The starting point for the westerly leg of this year’s big trip, a journey that will follow the paths of great explorers and cross the paths of other great explorers. But before we leave let me revisit Cook’s contribution to the map of Australia.
Take a Captain Cook at this map …
It was published around 1672 by Melchisédech Thévenot in his famous Relations de divers Voyages. It’s based on the work of the Dutch explorers including the then recent discovery of Van Dieman’s Land and Nova Zeelandia by Abel Tasman. Note that New Holland is still attached to New Guinea despite Luís Vaz de Torres having sailed through the strait that now bears his name in 1606. New Zealand is pretty sketchy although the Banks Peninsula helps align it with modern maps.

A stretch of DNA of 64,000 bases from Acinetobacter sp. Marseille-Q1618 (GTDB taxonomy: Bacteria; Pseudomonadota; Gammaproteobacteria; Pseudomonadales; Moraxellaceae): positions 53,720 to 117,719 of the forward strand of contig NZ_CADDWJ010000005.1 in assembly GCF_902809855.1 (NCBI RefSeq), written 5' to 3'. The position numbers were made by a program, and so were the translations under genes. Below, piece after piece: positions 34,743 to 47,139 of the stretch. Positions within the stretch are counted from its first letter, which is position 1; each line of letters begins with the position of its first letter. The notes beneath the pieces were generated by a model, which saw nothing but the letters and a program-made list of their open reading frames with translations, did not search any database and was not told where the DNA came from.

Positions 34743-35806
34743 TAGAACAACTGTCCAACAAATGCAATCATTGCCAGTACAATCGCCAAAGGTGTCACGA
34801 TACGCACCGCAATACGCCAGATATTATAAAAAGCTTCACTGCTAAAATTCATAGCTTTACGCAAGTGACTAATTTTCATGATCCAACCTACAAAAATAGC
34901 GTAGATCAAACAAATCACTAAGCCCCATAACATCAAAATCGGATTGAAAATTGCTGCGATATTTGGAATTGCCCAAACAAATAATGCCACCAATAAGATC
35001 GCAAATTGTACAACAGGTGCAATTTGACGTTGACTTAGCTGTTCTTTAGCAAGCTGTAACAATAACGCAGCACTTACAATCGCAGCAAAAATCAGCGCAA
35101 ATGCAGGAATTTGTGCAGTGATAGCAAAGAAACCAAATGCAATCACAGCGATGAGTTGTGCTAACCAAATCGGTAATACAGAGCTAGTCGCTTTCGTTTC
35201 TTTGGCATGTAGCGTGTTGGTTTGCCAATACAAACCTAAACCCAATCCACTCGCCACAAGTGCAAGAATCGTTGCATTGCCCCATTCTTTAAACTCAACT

What Cook did do was put the east coast of Terre Australe and the west coast of Nova Zeelandia in something like their proper places. He knew they had to be there, in 1770 he went and found them. What he didn’t do was discover Australia. I don’t think that diminishes his achievements in any way. He was an outstanding mariner, explorer and servant of his country. They did it tough in those days.
So now to the next leg of my little foray equipped with inner spring mattress and air conditioning.
Don’t miss the next exciting episode in which we visit the Atherton Tablelands.
Posted from Coober Pedy which looks very much like the moon will look when we get around to mining it.